• Carnival Plc

Carnival Plc (LON: CCL) which presently owns  a fleet size of over 100 is the biggest travel and leisure company in the world and is amongst the one of the most financially strong and profitable companies of the industries.

By the mid of March, the shares of the company were under immense pressure and created a new bottom of GBX 581 on 2 April 2020. Since then, the shares of Carnival Plc seem to have recovered by 68.50 per cent. The Footsie listed group, with the ticker symbol “CCL” traded on LSE at GBX 995.40 along with a market cap of £1,788.13 million on 22 May 2020 at the time of writing. (GMT 12:50 PM before the market close)

 

  • InterContinental Hotels Group Plc

InterContinental Hotels Group Plc (LON: IHG) is into hotel operations. The company owns, franchise, manages and leases hotel. The company has its operations worldwide.

By the mid of March, the shares of the company were under immense pressure and created a new bottom of GBX 2,161 on 19th March 2020. Since then, the shares of InterContinental Hotels Group seem to have recovered by 64.46 per cent. The Footsie listed group, with the ticker symbol “IHG” traded on LSE at GBX 3,632 along with a market cap of £6,491.61 million on 22 May 2020 at the time of writing. (GMT 12:55 PM before the market close)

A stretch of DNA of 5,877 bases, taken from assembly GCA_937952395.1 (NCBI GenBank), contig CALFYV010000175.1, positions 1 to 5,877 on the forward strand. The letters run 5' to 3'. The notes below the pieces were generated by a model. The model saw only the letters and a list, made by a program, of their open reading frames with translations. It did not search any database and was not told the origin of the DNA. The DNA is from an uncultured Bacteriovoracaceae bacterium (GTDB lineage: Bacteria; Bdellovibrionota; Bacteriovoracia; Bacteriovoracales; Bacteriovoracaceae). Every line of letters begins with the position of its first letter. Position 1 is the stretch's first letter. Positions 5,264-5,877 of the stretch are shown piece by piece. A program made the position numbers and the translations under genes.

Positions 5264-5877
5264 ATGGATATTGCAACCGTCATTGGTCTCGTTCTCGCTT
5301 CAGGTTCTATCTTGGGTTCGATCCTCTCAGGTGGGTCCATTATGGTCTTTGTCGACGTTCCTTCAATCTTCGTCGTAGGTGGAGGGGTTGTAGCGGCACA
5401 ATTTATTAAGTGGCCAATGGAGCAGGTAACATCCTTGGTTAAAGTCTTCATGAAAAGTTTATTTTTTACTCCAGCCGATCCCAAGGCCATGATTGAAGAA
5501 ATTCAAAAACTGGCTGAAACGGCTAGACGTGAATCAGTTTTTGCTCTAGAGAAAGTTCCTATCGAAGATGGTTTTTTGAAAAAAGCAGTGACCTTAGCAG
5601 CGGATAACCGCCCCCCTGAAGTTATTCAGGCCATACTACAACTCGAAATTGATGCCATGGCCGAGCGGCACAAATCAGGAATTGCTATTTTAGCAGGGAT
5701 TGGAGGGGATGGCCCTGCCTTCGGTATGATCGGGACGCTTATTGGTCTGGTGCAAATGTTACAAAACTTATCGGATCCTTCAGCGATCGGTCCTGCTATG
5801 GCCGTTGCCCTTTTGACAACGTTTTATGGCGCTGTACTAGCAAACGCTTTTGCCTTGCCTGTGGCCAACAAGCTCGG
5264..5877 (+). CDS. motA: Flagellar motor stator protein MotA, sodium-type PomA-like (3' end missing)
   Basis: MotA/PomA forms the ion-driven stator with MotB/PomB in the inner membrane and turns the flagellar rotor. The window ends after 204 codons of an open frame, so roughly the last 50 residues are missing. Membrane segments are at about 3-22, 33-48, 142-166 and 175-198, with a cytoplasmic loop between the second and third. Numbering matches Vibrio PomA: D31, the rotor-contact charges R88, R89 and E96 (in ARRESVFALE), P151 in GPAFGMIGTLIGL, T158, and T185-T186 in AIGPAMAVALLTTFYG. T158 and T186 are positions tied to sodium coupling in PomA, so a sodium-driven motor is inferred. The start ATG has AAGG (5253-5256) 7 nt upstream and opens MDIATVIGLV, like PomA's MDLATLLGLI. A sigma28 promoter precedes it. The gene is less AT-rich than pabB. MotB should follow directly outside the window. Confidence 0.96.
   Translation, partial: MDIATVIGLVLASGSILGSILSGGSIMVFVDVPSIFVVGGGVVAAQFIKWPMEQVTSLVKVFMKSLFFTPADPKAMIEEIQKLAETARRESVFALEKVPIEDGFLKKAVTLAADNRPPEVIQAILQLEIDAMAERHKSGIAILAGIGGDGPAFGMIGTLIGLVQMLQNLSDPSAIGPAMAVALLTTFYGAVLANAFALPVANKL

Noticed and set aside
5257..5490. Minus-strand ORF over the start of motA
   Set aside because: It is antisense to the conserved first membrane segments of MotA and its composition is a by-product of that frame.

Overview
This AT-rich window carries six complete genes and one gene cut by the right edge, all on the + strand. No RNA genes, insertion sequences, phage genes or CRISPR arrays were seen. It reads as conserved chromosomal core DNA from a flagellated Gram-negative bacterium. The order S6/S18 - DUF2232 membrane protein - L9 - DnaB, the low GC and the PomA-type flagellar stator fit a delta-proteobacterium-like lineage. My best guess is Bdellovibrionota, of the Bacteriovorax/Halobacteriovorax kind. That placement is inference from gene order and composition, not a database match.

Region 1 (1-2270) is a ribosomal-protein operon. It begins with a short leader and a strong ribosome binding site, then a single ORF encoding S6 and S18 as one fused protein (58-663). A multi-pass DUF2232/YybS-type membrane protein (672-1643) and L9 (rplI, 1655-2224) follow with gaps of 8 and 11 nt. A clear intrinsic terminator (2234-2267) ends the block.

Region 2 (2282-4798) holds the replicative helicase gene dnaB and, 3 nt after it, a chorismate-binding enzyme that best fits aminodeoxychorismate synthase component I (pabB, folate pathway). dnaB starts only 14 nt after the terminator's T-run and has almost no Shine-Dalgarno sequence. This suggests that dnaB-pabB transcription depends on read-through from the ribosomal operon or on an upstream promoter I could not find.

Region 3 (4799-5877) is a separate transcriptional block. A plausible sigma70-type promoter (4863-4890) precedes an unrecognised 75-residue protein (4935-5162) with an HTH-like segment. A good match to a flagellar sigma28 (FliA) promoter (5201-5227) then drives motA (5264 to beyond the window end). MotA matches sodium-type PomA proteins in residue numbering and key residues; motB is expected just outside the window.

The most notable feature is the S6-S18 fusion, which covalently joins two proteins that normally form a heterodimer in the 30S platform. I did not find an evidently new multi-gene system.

• Easyjet Plc

Easyjet Plc (LON: EZJ) is the low-budget airline of Europe which helps the travellers to travel in a more affordable & reasonable way.

By the mid of March, the shares of the company were under immense pressure and created a new bottom of GBX 410 on 19th March 2020. Since then, the shares of Easyjet Plc seem to have recovered by 40.20 per cent. The Footsie listed group, with the ticker symbol “EZJ” traded on LSE at GBX 567.90 along with a market cap of £2,283.15 million on 22 May 2020 at the time of writing. (GMT 12:58 PM before the market close)